“You can’t sell me on fusion food. It’s just what people do when they aren’t good at either.”
So went my old opinion. I expect I regurgitated this from something that I read or heard from another food writer because it is exactly the blanket vague strong opinion that snobs would make and I would repeat to mask my naivety or inexperience of the wider restaurant world. In defense of this point, there are a lot of shoddy restaurants that go for a buffet-style extensive menu which shows a lack of focus and thus a likely lack of skill. How can a place do good spaghetti and good sushi, for instance? In Germany and Austria I was appalled by the number of Thai-Vietnamese-Japanese restaurants, most of which served a lot of rice with overseasoned protein. Fusion seemed to be a marketing ploy to cater to the indecisive by restauranteurs who cared for money rather than quality.
Saying this, I did go to and like Nanban in Brixton, though again I was drawn to it being owned by a Masterchef winner and sometimes you have to wonder to what extent you like something because you like it or because you are told that you should like it and therefore like it as a result. Of course, this is how you can grow to love a great many things. For instance, since turning 24 I have taught myself to actively enjoy coffee, lamb, asparagus, and rare steak. Unfortunately, I am yet to find a way to dislike sugary and fatty trash, but there are many more years of my life left.
Indian cuisine is one of the cuisines that I am most actively ambivalent (if there can be such a thing) towards. The doctor told me to avoid spicy food, but to hell with the doctor.
On one of my many menu-browse procrastinations, I came across the Ambrette, which proudly has a sign outside announcing its 2015 Kent Food Award wins.
“Let it go, Ambrette, it’s 2017 now,” was Hans’ response to this.
On Hans’ birthday, without Hans, I went on an impromptu development tasting. Nothing beats an impromptu development tasting, except perhaps an impromptu development tasting which doesn’t take four hours to complete. The price was £24.95 for 10 courses, but sitting for so long and finishing so late was a complaint for diners who have jobs during the day. It did bring a “blitz spirit” for the diners who all enjoyed complaining together, while also complimenting the food. Very British, very good.
If you do not equate time with money, the capital saving is worth it; the usual tasting menu weighs in at £69.95, and for £24.95 you can get a three course set lunch.
The restaurant is housed in the old Beer Cart Arms building and retains, or gives the impression that it retains, several of the original features. Wood panelling, wood tables, a piano in the centre of the room, spacious, good toilets. Beer Cart Arms used to be a rock bar that apparently used to do a good Halloween party, and where some friends picked up napkins to soak up the blood of my cut foot when I fell in the river. How times change.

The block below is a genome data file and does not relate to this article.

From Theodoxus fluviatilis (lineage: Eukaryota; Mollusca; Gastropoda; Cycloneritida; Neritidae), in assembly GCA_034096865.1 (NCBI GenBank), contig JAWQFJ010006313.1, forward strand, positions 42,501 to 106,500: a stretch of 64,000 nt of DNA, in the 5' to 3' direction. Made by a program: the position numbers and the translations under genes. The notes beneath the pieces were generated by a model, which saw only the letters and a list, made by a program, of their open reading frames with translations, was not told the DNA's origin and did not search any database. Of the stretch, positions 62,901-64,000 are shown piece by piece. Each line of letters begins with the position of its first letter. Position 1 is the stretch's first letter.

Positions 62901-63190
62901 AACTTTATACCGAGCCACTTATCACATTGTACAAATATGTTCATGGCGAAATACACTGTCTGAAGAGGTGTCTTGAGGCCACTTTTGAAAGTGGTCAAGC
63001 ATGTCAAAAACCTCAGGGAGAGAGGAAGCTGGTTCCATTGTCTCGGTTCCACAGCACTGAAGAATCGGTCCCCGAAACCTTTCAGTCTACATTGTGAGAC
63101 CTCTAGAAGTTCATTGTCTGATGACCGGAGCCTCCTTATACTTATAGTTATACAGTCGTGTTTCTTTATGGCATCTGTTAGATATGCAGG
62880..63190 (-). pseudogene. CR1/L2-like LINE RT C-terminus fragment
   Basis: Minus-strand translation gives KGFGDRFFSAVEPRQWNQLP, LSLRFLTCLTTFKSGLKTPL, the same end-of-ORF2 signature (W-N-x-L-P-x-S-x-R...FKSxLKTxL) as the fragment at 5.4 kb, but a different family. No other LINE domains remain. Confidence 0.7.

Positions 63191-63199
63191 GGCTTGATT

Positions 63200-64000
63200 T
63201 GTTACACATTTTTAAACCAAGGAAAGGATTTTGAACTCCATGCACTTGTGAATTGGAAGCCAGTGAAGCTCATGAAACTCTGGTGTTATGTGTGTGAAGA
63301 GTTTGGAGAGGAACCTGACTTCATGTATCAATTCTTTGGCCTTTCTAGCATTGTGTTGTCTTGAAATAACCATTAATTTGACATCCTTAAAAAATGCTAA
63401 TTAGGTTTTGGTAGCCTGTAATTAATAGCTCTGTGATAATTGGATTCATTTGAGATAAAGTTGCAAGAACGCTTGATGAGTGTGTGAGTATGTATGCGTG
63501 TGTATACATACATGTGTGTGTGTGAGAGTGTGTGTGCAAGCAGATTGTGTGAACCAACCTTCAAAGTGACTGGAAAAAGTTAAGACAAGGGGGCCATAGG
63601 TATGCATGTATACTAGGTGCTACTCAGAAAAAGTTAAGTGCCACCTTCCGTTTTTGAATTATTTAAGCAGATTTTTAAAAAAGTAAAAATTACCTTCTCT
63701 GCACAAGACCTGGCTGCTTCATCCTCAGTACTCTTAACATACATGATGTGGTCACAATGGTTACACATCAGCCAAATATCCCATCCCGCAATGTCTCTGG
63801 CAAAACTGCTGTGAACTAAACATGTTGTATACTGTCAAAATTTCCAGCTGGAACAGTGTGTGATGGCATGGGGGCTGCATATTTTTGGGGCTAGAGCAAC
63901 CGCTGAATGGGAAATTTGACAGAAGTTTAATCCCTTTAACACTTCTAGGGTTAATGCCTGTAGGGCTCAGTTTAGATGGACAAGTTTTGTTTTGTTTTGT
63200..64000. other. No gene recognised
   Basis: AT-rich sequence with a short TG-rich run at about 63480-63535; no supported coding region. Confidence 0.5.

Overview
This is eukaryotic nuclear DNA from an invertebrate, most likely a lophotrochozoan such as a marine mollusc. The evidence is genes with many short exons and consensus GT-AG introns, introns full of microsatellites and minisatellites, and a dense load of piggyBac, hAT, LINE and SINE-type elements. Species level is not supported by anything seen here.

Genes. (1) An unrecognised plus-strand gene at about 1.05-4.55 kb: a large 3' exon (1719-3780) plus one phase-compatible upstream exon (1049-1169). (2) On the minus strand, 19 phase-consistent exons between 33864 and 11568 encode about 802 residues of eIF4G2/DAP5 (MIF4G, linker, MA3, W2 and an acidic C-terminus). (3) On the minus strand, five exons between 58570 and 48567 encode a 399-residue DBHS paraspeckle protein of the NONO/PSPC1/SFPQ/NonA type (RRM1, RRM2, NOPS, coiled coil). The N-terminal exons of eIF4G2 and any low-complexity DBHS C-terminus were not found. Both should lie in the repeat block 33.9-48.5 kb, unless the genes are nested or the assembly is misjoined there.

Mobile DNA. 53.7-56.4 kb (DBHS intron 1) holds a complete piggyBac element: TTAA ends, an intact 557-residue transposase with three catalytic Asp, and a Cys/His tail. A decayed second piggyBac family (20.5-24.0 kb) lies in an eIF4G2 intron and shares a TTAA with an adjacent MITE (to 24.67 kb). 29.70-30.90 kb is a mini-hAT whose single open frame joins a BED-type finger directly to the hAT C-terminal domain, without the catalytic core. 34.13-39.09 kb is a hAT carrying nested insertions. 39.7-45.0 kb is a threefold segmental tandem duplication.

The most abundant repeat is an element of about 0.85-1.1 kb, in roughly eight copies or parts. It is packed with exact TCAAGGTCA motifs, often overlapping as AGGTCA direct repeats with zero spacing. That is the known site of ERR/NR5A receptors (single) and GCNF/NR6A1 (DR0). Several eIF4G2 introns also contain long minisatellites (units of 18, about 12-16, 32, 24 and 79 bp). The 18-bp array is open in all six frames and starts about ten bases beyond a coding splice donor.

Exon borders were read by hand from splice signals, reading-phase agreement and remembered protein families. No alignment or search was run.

As with my other “foodie” fusion (my how I dislike both of those words) experience, the flavour palate was quite unlike anything else that I had tasted before, in a good way. There was one course which I didn’t like – a weak popping candy grenita – several courses which were good, and standouts from a dosa, a seafood salad, and a wood pigeon wellington (I think, I have since thrown the menu away).
Indian food often falls into the unrefined culinary camp, but this is fine Indian fusion, dammit. Complex, well-thought spicing, Classical techniques, and plates that are a thing of beauty – for the most part; after several courses some of the plates looked a little worse for wear and the staff were clearly overwhelmed.
Have I become convinced of fusion cuisine you may ask? I would reply that this is a lazy and inaccurate question, for fusion encompasses a great many things and I stand by my general reluctance to fusion. In the case of The Ambrette, however, the guides are right (or I think that the guides should be right and am convincing myself that I like it) and it is worth a stop off if you’re in the mood for something finer in Canterbury. The other options are the Abode and other more ‘traditional’ Indians such as Kashmir or the Ancient Raj, but these comparisons are apples and oranges.
The Ambrette, 14-15 Beer Cart Lane, Canterbury CT1 2NY, +44 (0)1227 200 777.